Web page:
There are times when order/created, order/paid, and order/fulfilled webhooks do not fire. This is confusing for developers, and also leads to "gaps" where it is nearly impossible to accurately react when an order becomes paid (created and fulfilled events are more easily identifiable).
This happens if you are subscribed to the order/updated AND order/paid webhook and there are multiple events happening on an order in a short period of time. For example, if an order is updated and also paid within a short period of time (15 seconds or so), you will only receive the order/updated webhook.
The primary issue with not always sending the webhooks is that there is no fast and guaranteed way to react to order/paid events. For example, if you only receive an order/updated webhook and do not get an order/paid webhook, how can you tell when the order was paid? You could potentially check the order transactions, but that requires an API call and is not efficient for large apps. The only way I can see this working is by tracking order paid state for all orders over time, such that you can tell when an order has transitioned from non-paid to paid. However, this is not ideal for large-scale apps. I do not want to be storing the financial status for 10 million orders.
How to Fix
The simplest fix would be to include a "paid_at" timestamp as part of the order payload. That way if you receive an order/updated webhook and the "paid_at" timestamp is within 15 seconds of the "updated_at" timestamp, you know the order was recently paid. Technically this is still a bit of a hack but I assume always sending order/paid webhooks may cause problems for other apps that have already had to build hacks around this problem.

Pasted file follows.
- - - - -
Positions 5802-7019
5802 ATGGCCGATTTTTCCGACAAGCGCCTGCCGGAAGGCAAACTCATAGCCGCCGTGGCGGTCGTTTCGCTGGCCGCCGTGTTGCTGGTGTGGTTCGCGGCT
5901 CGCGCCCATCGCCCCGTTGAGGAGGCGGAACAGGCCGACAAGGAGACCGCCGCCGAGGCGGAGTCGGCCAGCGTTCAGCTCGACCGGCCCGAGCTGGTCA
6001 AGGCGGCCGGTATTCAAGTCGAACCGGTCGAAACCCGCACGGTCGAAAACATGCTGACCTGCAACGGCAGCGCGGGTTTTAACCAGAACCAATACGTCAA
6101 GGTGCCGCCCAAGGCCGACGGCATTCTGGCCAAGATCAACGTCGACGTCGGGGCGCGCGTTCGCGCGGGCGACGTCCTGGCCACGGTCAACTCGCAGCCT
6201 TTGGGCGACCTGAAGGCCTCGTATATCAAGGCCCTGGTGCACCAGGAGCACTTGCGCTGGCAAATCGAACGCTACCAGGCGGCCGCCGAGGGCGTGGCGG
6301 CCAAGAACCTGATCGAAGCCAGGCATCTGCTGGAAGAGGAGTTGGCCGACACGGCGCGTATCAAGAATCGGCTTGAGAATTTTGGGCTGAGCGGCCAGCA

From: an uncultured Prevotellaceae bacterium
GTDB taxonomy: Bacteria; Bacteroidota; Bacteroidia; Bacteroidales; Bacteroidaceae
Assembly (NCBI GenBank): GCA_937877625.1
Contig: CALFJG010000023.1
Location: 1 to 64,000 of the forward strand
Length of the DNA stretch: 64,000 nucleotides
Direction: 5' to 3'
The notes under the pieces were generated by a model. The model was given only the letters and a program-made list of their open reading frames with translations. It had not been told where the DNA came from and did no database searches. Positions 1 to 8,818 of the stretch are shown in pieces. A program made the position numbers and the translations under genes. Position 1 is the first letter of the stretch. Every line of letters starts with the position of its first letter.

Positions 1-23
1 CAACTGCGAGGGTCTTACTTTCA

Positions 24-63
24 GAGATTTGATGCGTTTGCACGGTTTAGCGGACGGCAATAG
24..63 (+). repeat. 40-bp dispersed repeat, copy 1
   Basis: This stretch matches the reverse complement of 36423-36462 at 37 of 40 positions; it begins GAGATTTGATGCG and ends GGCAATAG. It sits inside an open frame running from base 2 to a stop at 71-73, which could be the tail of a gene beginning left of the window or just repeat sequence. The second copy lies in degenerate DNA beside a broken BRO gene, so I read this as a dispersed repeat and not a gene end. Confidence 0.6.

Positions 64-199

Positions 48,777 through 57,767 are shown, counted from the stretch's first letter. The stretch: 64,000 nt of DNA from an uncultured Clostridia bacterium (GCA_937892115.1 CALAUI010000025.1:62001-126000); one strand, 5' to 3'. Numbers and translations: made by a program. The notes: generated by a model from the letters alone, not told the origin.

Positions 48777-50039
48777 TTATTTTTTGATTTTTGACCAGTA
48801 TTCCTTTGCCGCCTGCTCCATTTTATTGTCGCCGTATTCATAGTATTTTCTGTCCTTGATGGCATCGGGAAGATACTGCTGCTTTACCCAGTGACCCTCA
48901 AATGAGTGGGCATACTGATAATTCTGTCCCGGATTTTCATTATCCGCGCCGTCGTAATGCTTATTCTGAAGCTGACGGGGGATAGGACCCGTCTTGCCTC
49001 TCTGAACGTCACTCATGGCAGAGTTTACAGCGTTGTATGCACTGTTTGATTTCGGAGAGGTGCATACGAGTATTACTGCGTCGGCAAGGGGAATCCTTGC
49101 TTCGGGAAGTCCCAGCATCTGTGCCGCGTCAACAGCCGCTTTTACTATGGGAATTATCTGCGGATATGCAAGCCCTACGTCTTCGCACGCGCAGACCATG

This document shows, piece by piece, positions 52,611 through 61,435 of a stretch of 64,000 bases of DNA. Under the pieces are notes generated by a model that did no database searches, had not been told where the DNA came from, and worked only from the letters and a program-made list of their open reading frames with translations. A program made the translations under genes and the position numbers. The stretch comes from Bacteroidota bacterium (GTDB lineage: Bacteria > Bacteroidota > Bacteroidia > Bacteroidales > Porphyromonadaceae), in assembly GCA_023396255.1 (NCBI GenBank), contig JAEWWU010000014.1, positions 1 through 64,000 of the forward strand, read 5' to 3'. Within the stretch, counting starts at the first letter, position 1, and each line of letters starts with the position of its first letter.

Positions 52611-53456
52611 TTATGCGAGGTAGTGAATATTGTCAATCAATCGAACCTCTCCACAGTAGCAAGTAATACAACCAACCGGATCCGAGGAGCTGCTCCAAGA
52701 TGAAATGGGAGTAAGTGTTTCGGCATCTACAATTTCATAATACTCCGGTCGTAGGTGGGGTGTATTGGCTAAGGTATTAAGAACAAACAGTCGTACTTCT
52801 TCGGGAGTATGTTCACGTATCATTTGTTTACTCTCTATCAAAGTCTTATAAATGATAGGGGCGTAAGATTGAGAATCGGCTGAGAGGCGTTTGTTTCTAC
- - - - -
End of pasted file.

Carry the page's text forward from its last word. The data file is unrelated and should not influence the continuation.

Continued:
A Note About Other Order Webhooks
While the issue also happens with other order webhooks, they are solvable. For example, if you are subscribed to order/updated and order/fulfilled you may not actually get a fulfilled webhook. However, you can check if an order was recently fulfilled because the fulfillments information and timestamp are passed on the payload. If "transactions" were included in the order payload then we could also determine when an order was paid without having to use an API call.
Similarly, if we don't get an order/created webhook we can assume an order was recently created by just checking the "created_at" timestamp.
Solved! Go to the solution
One thing to note. Webhook are not some synchronous signal you can rely on in terms of temporal status. Like email, just because someone hit send, does not mean the message is delivered to some inbox. A lot of nodes have to pass along the data, and a postmaster has to process it. Same for webhooks. Just because an order gets marked as paid in the Shopify state machine, does not mean you will know right away. In other words, if you think you are getting notified an order was paid, and that that is an accurate timestamp, you are mistaken.
Receiving a webhook for orders/paid or any other topic, is a message you can act on. To say that if you got it late, ruins your business logic implies your business logic is dependent on something it should not be dependent on. If you actually do care when an order was actually paid, for that you do need to look at the transaction that in fact accepted payment.
All I am saying is, most of the time, you actually will receive the webhooks you need. But in a temporal sense, when you receive them is never going to be accurate on any timeline except for the fact that the Shopify webhook machine was fed some data, and sent it out. Nothing more, nothing less. It is a convenience but not a contract. Build your App appropriate to that and you are better off.
I think the timestamp mentioned is just a red herring in this conversation. The timestamp is just mentioned as brainstorming a workaround for a flaw in Shopify's webhook processing. If the webhook event worked as advertised, the workaround suggested is not needed.